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A great condensation of the evolution of thinking and philosophy (and religion) of the human race. However, this book is more to be studied -- with a marker and marginal notes -- than to be read casually. I did the audio book, first, which certainly peeked my interest, but the narrative is entirely too dense to be fully appreciated in audio, alone. Since the Audible book is only offered in an abridged version, one cannot easily toggle back and forth between the printed page and the audio version. So, I guess, I wish they'd bring out an unabridged audio. BUT the content and writing of this book is excellent...
The author (Boorstin) was such a prolific writer that while being grilled by the Senate for confirmation as Librarian of Congress, he was asked if he would write during business hours. He said no, but wrote every evening, late into the nights, and I am grateful that he did so. This book and the others in this series have been around for a while, but the material covered is iconic, and will not go out of date. The organization is lucid, and segues nicely from chapter to chapter. I highly recommend this book and the entire series.
This is a great book. I read it some years ago. It's long, but it tells stories of the development of things we take for granted. Knowlegable author.
A very fun and easy to ready history of some of the worlds greatest thinkers.
Fabulous! Daniel Boorstin's gift to the curious and knowledge-seeking soul. Together with Discoverers and Creators, this book forms a formidable trilogy that should be the dream of any writer. Encyclopedic in its sweep and brilliant in detail, a rarely achieved feat
Good read. Challenging.
I love anything this now deceased author has written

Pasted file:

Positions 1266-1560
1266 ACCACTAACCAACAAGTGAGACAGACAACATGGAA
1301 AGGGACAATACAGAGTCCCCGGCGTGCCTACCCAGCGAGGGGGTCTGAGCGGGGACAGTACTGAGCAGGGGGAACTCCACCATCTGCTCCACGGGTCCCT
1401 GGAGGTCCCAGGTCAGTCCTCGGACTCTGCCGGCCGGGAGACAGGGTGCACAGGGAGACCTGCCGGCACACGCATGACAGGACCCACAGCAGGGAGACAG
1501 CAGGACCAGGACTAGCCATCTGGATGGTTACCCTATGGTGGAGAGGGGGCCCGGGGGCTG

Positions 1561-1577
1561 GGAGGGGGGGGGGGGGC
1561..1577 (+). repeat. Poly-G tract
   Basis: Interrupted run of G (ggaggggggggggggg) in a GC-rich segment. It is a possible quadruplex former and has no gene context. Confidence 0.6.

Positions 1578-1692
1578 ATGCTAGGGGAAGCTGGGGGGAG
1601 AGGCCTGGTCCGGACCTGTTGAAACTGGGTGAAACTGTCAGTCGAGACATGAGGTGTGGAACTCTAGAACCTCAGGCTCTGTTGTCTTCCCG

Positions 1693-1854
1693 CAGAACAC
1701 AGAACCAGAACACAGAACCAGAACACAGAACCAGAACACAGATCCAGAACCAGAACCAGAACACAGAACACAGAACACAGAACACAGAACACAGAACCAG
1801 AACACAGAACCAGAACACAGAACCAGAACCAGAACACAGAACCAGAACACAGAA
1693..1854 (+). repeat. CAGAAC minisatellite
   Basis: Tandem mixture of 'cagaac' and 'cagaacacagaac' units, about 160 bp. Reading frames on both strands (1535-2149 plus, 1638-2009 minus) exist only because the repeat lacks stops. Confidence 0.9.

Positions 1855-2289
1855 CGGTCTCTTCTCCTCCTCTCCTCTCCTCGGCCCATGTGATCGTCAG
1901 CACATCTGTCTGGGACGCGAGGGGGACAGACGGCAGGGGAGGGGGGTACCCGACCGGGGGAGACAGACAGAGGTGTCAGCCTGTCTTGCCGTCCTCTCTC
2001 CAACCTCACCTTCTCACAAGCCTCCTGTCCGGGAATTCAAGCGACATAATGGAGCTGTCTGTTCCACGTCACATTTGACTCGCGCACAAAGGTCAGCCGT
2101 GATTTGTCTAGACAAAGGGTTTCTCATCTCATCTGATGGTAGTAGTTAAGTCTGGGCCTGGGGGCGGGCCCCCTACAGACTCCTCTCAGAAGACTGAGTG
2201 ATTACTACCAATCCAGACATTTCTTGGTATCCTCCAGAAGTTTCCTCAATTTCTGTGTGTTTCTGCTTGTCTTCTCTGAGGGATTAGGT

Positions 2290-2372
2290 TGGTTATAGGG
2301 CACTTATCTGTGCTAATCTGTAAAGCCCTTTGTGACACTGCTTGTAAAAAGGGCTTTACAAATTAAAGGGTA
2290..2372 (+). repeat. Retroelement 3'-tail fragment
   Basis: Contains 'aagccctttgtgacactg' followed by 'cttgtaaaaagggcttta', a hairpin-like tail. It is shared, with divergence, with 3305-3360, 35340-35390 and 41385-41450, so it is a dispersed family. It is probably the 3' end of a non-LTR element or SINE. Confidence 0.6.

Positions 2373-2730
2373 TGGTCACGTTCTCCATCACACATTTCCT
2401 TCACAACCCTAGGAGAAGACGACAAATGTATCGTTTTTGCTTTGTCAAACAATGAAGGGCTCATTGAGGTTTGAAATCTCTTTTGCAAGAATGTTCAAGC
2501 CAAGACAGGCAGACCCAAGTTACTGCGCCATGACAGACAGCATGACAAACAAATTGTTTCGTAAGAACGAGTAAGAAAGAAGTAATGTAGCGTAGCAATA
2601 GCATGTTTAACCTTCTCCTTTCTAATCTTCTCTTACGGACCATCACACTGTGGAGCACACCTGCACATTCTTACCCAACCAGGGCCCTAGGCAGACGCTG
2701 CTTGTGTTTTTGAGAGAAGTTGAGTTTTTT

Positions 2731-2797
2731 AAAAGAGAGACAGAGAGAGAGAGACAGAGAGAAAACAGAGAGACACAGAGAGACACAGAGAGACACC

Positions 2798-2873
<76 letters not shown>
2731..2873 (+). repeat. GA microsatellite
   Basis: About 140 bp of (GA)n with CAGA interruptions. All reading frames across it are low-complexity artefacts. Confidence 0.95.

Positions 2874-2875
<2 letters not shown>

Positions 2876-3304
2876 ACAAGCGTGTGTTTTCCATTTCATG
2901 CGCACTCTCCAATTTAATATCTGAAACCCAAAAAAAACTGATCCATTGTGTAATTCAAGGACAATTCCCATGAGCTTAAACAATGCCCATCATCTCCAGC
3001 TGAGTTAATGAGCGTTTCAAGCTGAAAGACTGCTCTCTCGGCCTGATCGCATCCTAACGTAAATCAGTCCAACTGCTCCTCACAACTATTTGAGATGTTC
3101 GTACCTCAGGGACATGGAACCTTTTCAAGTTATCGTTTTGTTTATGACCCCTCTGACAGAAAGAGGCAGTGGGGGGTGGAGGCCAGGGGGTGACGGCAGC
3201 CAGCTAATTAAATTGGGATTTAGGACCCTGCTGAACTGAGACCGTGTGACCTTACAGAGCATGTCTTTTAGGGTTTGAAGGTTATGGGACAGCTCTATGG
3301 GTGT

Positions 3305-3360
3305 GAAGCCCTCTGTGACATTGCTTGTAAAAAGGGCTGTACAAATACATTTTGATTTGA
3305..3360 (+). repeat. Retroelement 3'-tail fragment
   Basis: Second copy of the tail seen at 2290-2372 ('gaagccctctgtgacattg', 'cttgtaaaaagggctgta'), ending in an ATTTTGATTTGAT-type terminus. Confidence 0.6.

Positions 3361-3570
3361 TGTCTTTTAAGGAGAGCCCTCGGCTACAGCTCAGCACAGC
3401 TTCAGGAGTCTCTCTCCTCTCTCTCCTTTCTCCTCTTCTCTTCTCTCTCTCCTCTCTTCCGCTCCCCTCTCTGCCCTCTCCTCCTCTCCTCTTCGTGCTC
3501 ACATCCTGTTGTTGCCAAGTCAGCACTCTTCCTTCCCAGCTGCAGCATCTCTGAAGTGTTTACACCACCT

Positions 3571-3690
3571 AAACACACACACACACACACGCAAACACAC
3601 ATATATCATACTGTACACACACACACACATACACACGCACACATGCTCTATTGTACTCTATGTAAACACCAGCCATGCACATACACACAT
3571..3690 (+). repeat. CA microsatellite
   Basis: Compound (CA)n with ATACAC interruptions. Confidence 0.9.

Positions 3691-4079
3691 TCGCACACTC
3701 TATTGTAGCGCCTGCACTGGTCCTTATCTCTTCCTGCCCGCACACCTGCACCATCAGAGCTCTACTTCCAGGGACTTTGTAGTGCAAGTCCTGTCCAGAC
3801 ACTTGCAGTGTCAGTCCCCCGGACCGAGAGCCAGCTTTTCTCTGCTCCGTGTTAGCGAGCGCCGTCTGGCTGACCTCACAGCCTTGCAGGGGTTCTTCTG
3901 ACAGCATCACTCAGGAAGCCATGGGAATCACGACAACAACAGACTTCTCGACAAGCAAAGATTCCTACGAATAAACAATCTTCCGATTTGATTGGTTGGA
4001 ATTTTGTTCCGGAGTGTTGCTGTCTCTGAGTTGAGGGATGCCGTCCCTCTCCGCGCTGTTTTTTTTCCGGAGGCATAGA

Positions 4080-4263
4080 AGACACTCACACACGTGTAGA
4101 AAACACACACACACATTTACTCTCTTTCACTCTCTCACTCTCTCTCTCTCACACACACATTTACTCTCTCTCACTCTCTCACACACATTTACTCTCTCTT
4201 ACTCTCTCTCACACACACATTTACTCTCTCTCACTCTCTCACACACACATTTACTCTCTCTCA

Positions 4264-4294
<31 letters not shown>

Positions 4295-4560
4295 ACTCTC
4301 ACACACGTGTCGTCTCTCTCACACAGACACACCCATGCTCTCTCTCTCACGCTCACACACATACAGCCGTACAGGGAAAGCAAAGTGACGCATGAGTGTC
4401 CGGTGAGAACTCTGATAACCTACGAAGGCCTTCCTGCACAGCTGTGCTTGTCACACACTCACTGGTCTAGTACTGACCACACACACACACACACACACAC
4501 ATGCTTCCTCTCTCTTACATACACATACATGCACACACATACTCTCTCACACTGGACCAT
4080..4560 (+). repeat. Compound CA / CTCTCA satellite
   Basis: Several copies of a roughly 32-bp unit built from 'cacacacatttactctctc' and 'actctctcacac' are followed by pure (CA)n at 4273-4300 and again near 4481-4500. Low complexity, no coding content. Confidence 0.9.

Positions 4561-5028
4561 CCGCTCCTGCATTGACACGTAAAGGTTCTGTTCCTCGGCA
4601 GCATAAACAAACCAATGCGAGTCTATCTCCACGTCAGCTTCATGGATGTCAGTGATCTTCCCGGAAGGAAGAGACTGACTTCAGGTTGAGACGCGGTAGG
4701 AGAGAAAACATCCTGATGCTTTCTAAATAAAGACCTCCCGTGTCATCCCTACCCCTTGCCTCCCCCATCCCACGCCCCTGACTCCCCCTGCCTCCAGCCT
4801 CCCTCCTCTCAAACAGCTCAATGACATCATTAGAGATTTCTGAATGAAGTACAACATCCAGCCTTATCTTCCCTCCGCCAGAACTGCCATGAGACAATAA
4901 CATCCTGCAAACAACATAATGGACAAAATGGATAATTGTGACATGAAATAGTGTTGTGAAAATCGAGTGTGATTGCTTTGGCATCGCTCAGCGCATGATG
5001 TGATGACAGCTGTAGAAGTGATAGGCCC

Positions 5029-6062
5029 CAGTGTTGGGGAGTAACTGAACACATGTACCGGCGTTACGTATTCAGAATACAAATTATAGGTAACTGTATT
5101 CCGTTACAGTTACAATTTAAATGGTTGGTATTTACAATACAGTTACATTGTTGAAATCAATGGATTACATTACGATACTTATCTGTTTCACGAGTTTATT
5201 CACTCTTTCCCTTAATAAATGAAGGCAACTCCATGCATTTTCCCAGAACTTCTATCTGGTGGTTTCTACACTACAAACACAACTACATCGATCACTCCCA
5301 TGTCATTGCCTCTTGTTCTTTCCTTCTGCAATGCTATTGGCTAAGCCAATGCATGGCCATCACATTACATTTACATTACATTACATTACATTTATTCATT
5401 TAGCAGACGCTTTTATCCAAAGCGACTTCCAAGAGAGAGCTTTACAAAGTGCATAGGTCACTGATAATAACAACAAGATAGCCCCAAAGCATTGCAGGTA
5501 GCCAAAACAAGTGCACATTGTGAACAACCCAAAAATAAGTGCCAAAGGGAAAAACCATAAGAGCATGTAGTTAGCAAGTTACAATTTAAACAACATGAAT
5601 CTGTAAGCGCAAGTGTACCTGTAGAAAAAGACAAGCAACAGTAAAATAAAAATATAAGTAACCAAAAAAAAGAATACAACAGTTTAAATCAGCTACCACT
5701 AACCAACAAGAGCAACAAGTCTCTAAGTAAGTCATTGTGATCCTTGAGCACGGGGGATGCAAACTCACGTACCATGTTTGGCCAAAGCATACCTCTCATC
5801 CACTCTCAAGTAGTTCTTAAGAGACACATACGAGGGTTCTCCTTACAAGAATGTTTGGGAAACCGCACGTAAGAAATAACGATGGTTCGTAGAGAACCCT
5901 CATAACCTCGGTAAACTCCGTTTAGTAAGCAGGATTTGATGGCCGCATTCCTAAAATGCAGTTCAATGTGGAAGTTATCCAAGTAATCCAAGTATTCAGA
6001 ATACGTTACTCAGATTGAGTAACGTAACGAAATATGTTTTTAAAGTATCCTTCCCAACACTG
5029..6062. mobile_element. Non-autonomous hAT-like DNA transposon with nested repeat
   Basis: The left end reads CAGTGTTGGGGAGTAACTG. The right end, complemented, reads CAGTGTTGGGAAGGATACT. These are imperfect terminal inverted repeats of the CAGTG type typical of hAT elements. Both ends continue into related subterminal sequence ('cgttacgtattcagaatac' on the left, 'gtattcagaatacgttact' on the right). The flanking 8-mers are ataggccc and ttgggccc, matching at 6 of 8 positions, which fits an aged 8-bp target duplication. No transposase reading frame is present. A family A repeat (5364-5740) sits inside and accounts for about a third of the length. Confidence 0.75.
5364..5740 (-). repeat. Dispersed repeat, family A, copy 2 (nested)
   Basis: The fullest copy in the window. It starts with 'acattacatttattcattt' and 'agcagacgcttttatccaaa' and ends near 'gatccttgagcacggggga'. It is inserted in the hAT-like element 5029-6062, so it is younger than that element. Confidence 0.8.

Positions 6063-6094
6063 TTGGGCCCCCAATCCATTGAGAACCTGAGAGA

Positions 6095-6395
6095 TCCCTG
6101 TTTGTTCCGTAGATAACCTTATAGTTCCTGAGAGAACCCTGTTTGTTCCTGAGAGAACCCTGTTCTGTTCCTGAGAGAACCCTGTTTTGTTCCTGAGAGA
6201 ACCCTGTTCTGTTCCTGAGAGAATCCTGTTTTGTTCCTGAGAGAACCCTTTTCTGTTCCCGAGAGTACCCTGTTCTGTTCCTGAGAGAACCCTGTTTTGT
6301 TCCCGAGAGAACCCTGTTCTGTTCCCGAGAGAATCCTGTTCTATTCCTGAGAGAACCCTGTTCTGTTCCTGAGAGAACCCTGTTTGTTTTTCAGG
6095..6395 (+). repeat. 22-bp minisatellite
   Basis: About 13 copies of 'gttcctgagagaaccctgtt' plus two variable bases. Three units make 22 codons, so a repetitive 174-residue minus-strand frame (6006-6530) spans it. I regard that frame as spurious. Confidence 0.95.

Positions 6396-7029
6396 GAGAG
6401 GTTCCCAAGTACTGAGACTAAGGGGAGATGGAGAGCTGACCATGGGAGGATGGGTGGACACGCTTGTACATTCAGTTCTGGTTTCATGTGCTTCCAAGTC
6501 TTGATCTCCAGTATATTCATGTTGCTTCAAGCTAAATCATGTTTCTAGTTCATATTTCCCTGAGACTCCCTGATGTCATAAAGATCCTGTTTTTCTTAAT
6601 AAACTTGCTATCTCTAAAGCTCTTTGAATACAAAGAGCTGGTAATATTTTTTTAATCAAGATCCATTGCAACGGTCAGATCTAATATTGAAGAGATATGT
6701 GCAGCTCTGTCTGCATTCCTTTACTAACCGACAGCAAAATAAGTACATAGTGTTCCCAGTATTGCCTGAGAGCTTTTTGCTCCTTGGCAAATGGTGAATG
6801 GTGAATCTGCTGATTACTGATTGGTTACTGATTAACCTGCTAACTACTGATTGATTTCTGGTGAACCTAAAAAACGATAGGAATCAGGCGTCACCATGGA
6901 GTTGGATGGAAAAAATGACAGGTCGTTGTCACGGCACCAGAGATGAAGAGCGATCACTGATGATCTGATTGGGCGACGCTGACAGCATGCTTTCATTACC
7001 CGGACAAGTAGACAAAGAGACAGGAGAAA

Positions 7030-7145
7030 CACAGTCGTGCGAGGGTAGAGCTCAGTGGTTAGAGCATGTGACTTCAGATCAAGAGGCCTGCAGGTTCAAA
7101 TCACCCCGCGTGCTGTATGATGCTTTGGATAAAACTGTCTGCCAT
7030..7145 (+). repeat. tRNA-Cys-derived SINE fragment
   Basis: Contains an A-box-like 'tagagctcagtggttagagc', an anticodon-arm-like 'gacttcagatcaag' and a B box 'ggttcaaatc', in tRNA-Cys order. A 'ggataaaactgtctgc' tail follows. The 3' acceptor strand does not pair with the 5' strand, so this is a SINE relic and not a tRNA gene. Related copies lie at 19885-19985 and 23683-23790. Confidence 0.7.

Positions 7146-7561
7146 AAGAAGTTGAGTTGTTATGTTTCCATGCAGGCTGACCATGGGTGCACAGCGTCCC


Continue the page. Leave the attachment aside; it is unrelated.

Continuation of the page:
The issues with the formatting of this Kindle book have not been resolved. This is something I brought to Amazon's attention over a year ago. Interestingly, despite Amazon's repeated claims that the problems are somehow the publisher's fault, I've discovered recently that the B&N Nook versions of both books are formatted correctly. The publisher of the Nook version is the same as the publisher of the Kindle versions. Therefore the problem is clearly with either Amazon quality control over what gets the "Kindle" name, or with communication with whoever does these book conversions for them.

Amazon needs to STOP selling Kindle versions of books with formatting errors until they are fixed. That will send the necessary message to the publishers if that's the problem. At the present time my impression (shared by a lot of ebook owners) is that Amazon is more interested in the quantity of Kindle books available than their production quality.

Another great book of Boorstin's, yes - in the original paper versions. But the Kindle edition is so poorly and sloppily formatted that it's almost unreadable.

Quotes that are formatted as indented blocks of text in the original (paper) version (Boorstin does this a lot with quotes from religious texts, and long passages from original historical sources) are flushed to the left margin in the Kindle version, so there's no visual cue that the author is switching to quoted text from the main narrative - it's just not clear when Boorstin is talking vs. some other source.

The problem is jarring and confusing to the reader and disrupts what Boorstin intended to be published. Also true of The Americans and possibly other Kindle editions of books with quoted text.

Amazingly, despite repeated complaints over a period of four months to Amazon (they say they are contacting the publisher, Random House), the problem has not been corrected in the Kindle "edition" that Amazon continues to sell. The author's original intent should be a priority for both companies, especially when mistakes are noted and clearly communicating to them.
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